Thursday, 27 March 2014

Author Cammie McGovern Guest Post: Writing a Character With OCD

Last month I had the pleasure of reading an incredibly special book a month before its release date and ever since then I've been trying to persuade everybody to pre-order a copy. That book is Amy and Matthew. It's a beautifully written YA Contemporary with realistic characters that is absolutely perfect for fans of Eleanor and Park. But what really stood out to me was Matthew a character who has crippling OCD. Having OCD myself I really connected with his daily struggles of managing mundane tasks that other people may not think twice about. Cammie wrote one of the most realistic fictional portrayals of OCD that I've ever read so I invited her on to the blog today to talk a little bit about her experience writing a character with OCD to celebrate the release date for Amy and Matthew which is out in the UK today. If you'd like to hear more on my thoughts about Amy and Matthew check out my review here.

Writing About OCD by Cammie McGovern 

The most interesting discovery I made in writing Matthew, a character with OCD, is how many people read a little bit about OCD and think they have it. As I researched, I diagnosed seeds of it in myself as a teenager. I also recognized it in my oldest son who is seventeen and has autism. For me, though the real surprise came when my fourteen-year-old son read Amy and Matthew and came into my room afterward. It was late at night and he whispered softly, “You based Matthew on me, didn’t you?”

Of our three children, he is our most outgoing and most social kid. In his group, I think of him as the relatively easy-going one who navigates the moodiness and hilarity of his friends with an even keel. “God no,” I said, stunned. Where had this idea come from? Most nights, as I lie on my bed reading, he leans into my bathroom mirror, examines his face for new patches of acne, and tells me stories about his crowd that get me laughing so hard I get tears in my eyes. “I do all that stuff,” he whispered that night. “I make deals all day long—if I make it to my locker in ten steps, my test will go well…If I don’t step on any lines, I’ll get an A…”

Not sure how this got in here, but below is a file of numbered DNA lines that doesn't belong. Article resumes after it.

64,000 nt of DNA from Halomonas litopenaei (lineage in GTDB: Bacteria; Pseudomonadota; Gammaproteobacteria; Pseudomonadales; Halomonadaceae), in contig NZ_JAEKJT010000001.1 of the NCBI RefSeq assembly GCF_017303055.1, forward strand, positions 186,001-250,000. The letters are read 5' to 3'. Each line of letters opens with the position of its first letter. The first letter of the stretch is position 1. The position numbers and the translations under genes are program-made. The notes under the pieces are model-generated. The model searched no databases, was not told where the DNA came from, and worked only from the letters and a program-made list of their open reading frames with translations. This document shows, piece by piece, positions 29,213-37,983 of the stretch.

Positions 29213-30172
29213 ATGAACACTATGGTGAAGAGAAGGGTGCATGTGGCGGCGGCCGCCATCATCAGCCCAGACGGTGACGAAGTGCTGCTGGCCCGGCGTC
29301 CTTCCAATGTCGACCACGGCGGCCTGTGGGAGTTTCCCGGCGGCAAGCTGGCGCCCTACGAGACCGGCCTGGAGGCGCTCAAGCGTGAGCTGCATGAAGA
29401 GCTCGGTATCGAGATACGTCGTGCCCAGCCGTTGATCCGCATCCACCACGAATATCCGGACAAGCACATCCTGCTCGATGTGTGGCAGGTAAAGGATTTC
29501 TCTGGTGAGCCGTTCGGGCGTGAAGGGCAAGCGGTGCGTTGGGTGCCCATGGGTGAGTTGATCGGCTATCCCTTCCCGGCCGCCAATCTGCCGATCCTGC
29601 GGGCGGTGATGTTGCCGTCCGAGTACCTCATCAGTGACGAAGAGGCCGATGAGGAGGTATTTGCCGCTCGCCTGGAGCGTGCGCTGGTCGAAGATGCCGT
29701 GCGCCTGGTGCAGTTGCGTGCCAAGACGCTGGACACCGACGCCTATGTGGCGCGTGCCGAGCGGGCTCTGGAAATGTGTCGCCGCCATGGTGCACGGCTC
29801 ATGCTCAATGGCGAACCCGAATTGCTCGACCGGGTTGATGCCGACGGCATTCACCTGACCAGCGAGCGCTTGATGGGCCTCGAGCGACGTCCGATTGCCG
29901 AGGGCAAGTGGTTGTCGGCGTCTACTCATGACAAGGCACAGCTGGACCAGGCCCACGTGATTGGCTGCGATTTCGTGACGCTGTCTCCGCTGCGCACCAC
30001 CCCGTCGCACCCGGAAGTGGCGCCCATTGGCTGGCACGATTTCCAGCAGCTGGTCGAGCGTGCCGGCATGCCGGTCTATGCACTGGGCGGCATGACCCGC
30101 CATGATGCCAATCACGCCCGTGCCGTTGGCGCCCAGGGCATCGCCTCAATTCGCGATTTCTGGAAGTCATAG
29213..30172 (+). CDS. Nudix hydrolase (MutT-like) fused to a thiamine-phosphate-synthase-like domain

He’d never told me this before. In fact, I’d never thought of him as particularly anxious or as someone who would dabble in the—I’m not sure how else to put it—the illogical comforts of OCD deal-making. I remembered doing it all the time when I was a teenager, but I was far shier and less social than he. I didn’t travel school hallways with a pack of friends, so I had plenty of time to walk on blue tiles only and touch certain heating vents.

When my youngest son, the ten year old, overheard us talking about it again the next morning, he cornered me that afternoon and whispered, “Those things you and Charlie were talking about, I do them too. All the time—"

By this point, it was slightly less of a surprise, or maybe I’d learned something, not about my children, but about OCD. In my research, it’s often described as the mental illness that afflicts the otherwise sanest people you’ll ever meet. Frequently very bright, people with OCD nearly always recognize the irrationality of compulsive thoughts. They know the stove has been turned off; still their brain insists on checking. They know step counts won’t effect a test score; still their brain insists it will.

Perhaps in the chaotic pressure of navigating adolescence and all the changes one has no control over, OCD thoughts provide the comfort of some illusory control. I know they did for me without becoming too obtrusive later in life. They kept me busy as I navigated hallways filled with people who weren’t my friends. I don’t mean to equate an adolescent propensity toward mild OCD with the more serious, more debilitating form that Matthew and so many others experience. I only mean to say that if you have it and talk about it, I suspect you’ll be amazed at how many people recognize immediately what you are saying. It’s not as illogical or ridiculous as you suspect it might be. It’s a complicated bargain with the abstractions we have all wrestled mightily with: perfection, luck, safety, hope. It’s our brain playing games to keep us well. If I do these things, everything will work out. Maybe it’s a kind of creative faith, or a tool. Or maybe it’s a way for a fourteen year old kid with a lot on his plate to seem easy-going. I’m not sure. I just know you’re not crazy and you’re not alone.


Thank you so much for this wonderful post Cammie! 
 If you'd like to hear more from Cammie follow her on Twitter @CammieMcGovern 
 Amy and Matthew is available to buy in all good bookshops across the UK as of today

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